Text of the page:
Monday, November 23, 2009

In Search of Eddie Riff (An Occasional Series)

From 1958, please enjoy the incomparable Bo Diddley and his characteristically self-referential r&b hit "Diddley Daddy."




You know, I'm almost embarrassed to admit it, but until I first heard that song sometime in the 70s, I'd had no idea whatsoever that The Rolling Stones had appropriated the song's insinuating three-notes-of-an-E-chord riff for the far more familiar "19th Nervous Breakdown."





Granted, the Stones appropriated it to rather brilliant ends, but frankly if I'd been Bo, I would have sued.

6 comments:

Peter said...

Can you sue over a riff? I know Duane Allman's daughter Galadrielle (sp?) sued Clapton over Layla." How did that work out?

Today's word verification: "Phype."

steve simels said...

I dunno -- all I know is first time I heard the Bo Diddley I went -- oh heaven's sake, they stole THAT?

J. Loslo said...

I'd always thought that John Lee Hooker's publishing company sued ZZ Top over stealing the riff from "Boogie Chillun" for "La Grange," but if my cursory reading of the legal summary is correct, the suit was not just over the riff but the "marginally coherent rambling" (I think they mean "semi-coherent mumbling") over the riff.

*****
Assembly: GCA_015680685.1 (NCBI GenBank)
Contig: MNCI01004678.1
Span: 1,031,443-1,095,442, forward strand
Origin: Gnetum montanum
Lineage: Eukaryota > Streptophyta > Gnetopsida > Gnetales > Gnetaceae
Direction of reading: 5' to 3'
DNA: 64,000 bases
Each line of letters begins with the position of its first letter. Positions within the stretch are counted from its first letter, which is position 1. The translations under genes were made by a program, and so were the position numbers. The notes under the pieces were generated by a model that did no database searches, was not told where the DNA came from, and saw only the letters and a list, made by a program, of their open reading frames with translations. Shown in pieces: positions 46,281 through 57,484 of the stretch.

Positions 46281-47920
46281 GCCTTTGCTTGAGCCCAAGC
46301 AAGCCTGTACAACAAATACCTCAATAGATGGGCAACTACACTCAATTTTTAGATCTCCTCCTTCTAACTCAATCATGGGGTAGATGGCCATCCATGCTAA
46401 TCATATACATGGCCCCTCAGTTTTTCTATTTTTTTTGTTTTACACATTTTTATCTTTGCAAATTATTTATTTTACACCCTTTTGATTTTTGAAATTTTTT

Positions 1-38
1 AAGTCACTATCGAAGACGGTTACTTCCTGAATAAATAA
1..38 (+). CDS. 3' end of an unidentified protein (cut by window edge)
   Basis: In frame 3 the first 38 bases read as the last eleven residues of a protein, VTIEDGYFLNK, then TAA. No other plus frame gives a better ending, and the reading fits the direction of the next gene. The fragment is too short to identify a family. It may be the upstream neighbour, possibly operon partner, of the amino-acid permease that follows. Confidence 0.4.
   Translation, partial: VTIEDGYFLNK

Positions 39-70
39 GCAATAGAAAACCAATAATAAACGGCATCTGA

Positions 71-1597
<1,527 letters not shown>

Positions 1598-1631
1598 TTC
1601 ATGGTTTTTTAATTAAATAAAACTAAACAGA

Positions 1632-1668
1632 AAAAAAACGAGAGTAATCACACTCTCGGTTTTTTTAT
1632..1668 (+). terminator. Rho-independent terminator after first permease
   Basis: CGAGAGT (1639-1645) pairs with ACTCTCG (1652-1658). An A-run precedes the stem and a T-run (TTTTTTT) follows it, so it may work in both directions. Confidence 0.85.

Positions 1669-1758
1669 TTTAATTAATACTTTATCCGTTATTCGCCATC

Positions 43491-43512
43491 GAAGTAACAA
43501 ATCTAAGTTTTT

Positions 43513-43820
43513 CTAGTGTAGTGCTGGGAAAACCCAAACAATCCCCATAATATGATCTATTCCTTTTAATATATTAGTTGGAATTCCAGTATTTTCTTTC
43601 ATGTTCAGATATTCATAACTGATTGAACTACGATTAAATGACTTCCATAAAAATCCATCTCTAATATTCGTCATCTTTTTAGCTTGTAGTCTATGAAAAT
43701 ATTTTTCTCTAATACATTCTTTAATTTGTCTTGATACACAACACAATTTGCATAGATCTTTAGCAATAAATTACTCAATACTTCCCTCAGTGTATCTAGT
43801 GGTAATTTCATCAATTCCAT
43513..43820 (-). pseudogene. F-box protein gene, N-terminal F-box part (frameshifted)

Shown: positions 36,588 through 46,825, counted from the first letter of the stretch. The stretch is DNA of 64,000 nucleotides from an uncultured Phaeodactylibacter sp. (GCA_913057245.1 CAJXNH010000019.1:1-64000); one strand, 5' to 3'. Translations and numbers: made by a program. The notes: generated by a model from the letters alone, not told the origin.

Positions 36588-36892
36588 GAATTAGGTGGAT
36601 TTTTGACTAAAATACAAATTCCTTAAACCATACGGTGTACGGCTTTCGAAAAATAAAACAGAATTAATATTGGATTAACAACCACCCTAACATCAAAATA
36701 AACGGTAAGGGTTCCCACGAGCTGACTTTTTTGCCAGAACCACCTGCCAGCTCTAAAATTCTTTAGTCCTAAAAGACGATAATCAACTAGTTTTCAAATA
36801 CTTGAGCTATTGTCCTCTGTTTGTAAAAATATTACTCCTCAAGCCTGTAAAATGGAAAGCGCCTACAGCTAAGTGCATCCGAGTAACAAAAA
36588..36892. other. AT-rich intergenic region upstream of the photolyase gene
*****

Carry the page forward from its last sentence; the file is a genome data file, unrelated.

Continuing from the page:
http://cip.law.ucla.edu/cases/case_lacienegazztop.html

David said...

No doubt the Stones nicked the riff, but by twinning it with that punchy rhythmic, sounds-like-a-suspended chord figure, A+B becomes C...

steve simels said...

Obviously, I was being snarky, and god knows the riff the Stones put on top of Bo's is equally, maybe even more, memorable.

Like I said, though, the first time I heard Bo's you could have knocked me over with the proverbial feather.

David said...

No one will ever say Steve Simels don't know diddley.